- The majority of our time was spent brainstorming ways to help our behavior and academically struggling students. You had to email the team leader your name(s) of student(s) before the meeting. She planned it so we would have enough time to give helpful information. Sometimes you had to wait for another week's meeting. This also ensured that an outspoken team member didn't monopolize all of the team's time. This is where I saw real team work. We all had different personalities, experiences, and philosophies. We all respected each other for our differences. So, we were open to try new things when they were suggested. On these teams, I felt support, as a team we sent fewer students to the office which our principal appreciated, and we were less stressed because we each knew each other's students through these meetings. When we saw a team member having a particularly bad day, one of us would tell that team member to go take a break, and we'll take her recess duty that day. That is what a functional family does and that is what a functional team of teachers do because you know they will do the same for you.
- As a side note, I think this brainstorming also helped in an unexpected way. When I have been on teams that didn't have this structure in place, there are usually at least one or two teachers who freely share all the stresses of their class at meetings. It's not that the other team members don't have equal challenges in their class, but for whatever reason they do not speak up about them. When this happens:
- #1 - It shows that all classes have challenges: Without the structure, the teachers who speak freely about their challenges feel like they are the only ones who have such a challenging class this year. They might even begin to feel like they are "dumped" on year after year. When in reality, other classes after challenges, too.
- #2 - Colleague maintain respect for each other: Without the structure, the teachers who are not speaking up may lose respect for their colleague who are vent-a-holics. A little venting is normal, but going too far can make it seem like they don't have the skills needed to do their job. Moderation is key.
- #3 - Meetings are helpful: Without the structure, team meetings become toxic rather than productive ways to solve problems.
There are different philosophies about team building. I opened two new schools which brings about a different set of dynamics. The best analogy I can give is the old t.v. show Dallas. When these new schools opened, the principals were allowed to bring 10% of the staff from his or her former school which made up the leadership team of the new school. After a while, I got the feeling that I was living on the set of Dallas. The principal was the parent, the team leader was the biological child and the team members were the in-laws. When we would try to plan something like a field trip, we would hear from the team leader how it was done at her former school. Then the rest of the team members would chime in "at their former school they did it this way." It felt like my first year of marriage when my husband and I were trying to figure out how to celebrate different holidays. His family did it this way, mine did it this way, and eventually we figured out that we needed to do it "our way". It came down to traditions. Each person felt like their school (family) traditions for field trips were the best. My family quickly figured out what day my team planning day was by my moods on those days. My husband, who is in management, told me about the stages of team building. You can read more about it HERE which helped. If you are going through something similar, you might want to bookmark it. It does help when you can define what you are going through.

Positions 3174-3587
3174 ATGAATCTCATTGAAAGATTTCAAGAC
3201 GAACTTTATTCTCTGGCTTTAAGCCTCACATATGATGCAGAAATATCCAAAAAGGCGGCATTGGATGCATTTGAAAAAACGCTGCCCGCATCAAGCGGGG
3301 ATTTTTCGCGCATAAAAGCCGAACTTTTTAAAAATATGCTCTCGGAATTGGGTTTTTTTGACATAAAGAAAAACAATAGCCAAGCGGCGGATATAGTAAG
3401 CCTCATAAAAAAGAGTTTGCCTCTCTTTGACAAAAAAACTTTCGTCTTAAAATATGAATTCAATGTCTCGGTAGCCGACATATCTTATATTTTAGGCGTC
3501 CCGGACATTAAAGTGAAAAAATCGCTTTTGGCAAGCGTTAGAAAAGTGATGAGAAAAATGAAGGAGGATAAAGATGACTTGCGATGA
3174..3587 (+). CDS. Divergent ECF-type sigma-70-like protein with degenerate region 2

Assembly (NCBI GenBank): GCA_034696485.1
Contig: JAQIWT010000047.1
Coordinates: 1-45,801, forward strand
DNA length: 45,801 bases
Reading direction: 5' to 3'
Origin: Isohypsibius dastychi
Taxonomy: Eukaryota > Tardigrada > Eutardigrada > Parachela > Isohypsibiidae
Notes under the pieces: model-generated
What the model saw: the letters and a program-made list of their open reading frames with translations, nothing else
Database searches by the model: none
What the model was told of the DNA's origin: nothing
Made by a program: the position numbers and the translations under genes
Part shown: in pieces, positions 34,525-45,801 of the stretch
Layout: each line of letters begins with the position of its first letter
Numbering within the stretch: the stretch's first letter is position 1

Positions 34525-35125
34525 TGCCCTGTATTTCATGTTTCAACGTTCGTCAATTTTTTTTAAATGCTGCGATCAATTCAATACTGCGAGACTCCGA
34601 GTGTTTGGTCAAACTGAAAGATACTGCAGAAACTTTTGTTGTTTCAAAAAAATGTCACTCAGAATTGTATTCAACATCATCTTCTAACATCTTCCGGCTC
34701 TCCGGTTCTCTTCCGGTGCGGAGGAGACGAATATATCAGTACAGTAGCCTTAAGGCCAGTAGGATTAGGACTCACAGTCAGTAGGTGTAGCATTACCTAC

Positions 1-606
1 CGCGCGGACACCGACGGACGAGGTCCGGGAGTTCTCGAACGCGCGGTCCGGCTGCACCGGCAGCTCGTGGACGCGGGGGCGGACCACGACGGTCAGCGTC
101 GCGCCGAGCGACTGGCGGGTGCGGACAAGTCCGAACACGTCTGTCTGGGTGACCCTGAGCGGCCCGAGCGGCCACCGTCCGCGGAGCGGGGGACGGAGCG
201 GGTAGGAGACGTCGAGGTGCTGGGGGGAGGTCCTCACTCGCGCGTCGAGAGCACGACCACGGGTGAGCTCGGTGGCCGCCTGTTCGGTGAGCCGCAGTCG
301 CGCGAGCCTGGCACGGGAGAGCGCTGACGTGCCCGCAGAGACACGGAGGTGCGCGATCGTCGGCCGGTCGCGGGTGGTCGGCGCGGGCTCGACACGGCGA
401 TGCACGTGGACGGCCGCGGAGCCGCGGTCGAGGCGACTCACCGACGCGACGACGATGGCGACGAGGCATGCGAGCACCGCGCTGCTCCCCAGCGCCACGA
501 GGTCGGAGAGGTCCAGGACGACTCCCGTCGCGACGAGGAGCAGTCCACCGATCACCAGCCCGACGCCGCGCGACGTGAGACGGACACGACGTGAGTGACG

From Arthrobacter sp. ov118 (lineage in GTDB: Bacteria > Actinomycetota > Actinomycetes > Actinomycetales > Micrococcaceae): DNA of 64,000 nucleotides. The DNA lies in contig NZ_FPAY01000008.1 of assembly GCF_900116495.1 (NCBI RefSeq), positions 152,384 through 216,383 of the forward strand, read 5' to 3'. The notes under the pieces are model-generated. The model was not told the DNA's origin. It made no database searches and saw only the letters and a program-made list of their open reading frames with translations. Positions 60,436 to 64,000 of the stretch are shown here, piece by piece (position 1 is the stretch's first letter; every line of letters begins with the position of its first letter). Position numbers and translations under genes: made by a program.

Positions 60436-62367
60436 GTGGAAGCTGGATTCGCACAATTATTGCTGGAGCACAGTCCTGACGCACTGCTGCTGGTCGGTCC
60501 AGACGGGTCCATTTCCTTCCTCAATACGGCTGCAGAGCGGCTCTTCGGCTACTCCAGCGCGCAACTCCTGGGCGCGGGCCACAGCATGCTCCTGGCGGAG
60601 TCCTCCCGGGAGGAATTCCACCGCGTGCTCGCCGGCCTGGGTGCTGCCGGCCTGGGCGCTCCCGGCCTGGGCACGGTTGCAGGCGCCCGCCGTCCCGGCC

Would you like a copy of the team sign? Click HERE.
Looking for more tips? Check out my Reading Pinterest board. Click on the picture below.
Fern has a few tips to share with you, too. Be sure to hop over to her blog!
Each week, Fern and I will share a teacher tip. We love to read teacher blogs and the latest teacher idea books and hope you do, too! Stop by Fern's blog and my blog each week for our latest tips. We hope you will share your ideas, too.
Each week we will choose one person who shared a tip on our blog who will get a $10 shopping trip. We will announce the winner on the following Tuesday's post.
Do you have a team idea to share? Be sure to include your email so I can contact you if you're the winner of the $10 shopping trip. You must leave your email address in order to win.
Looking for more ideas? Click on the pictures below.